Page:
Brain-computer interfaces risk centralising data and extending bias
In September 2018, AI Now co-founder Meredith Whittaker sounded the alarm about the potential for abuse of the convergence of neuroscience, human enhancement, and AI in the form of brain-computer interfaces. Part of Whittaker's concern was that the only companies with the computational power necessary to develop these technologies are those already leading in AI: Google, Facebook, Microsoft, and equivalent. The result would be that the neural data collected from individuals' thoughts would be stored in a centralised server infrastructure controlled by just a handful of very large private companies. Whittaker was also concerned about the potential for bias; in her example, the helmet used by one lab to collect data from the brain works better for men than women, leading to a system that will view men as the norm.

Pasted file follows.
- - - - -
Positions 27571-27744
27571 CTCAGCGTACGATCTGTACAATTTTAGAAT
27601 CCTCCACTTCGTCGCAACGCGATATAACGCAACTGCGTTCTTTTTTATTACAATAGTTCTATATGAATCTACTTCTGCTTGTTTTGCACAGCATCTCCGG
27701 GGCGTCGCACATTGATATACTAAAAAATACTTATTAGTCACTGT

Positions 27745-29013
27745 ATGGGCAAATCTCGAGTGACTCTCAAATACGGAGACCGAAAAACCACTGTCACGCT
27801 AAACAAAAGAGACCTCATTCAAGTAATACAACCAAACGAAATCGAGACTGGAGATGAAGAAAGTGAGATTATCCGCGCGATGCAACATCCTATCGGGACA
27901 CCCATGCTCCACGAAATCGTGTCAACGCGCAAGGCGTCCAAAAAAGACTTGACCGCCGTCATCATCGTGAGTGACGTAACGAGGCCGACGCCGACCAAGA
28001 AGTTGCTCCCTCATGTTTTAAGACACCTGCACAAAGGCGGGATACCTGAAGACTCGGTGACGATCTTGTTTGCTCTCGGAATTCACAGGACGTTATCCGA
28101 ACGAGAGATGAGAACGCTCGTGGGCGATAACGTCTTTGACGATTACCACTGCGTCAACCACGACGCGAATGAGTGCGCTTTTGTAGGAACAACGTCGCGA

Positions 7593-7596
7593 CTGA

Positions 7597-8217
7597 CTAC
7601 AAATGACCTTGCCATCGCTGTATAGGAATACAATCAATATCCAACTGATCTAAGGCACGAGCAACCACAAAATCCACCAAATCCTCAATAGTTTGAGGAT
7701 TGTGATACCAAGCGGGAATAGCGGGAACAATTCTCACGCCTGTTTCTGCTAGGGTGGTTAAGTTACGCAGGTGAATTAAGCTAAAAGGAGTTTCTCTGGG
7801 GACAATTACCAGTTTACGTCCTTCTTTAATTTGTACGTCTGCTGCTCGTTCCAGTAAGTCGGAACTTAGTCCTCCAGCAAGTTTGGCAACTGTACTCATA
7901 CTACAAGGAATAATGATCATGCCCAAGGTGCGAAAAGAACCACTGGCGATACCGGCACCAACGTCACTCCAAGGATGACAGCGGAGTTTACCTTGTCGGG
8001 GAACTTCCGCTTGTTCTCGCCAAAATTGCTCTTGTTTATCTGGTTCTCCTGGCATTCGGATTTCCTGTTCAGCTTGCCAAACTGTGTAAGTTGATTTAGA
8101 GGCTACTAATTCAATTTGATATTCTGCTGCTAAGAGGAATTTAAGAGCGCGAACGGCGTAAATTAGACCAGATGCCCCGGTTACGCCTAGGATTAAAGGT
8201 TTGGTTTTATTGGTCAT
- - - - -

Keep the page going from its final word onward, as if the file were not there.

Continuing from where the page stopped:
tags: brain-computer interfaces, AI, bias, human enhancement, neuroscience, data mining
Writer: Jeanne Carstensen
Publication: All Turtles blog